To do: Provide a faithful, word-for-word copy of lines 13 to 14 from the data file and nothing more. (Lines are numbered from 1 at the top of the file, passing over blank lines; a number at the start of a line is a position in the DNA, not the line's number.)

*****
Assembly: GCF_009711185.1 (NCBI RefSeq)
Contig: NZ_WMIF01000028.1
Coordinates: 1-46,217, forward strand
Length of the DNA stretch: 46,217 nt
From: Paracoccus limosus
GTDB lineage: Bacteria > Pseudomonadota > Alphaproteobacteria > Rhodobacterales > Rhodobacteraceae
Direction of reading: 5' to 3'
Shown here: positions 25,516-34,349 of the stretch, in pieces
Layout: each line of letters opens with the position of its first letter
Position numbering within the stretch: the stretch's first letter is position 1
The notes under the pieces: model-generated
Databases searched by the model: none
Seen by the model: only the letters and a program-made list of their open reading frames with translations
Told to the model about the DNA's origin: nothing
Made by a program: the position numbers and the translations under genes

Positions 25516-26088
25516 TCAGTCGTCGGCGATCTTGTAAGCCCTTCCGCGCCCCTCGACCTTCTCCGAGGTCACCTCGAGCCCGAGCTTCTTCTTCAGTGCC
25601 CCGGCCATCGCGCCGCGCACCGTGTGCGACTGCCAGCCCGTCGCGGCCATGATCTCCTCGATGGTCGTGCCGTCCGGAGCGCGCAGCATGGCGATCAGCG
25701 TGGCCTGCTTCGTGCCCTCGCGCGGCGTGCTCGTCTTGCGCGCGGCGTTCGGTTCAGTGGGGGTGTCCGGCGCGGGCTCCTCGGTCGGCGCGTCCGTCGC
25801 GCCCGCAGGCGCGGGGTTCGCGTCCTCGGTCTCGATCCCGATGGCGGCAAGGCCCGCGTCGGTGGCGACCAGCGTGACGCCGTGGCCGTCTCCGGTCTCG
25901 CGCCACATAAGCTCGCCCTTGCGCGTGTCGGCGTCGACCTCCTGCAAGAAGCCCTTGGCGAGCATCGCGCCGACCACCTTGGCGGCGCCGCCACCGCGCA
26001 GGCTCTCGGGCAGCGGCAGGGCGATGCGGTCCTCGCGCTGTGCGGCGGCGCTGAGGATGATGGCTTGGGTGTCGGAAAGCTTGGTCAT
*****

Seen by the model: only the letters and a program-made list of their open reading frames with translations
Told to the model about the DNA's origin: nothing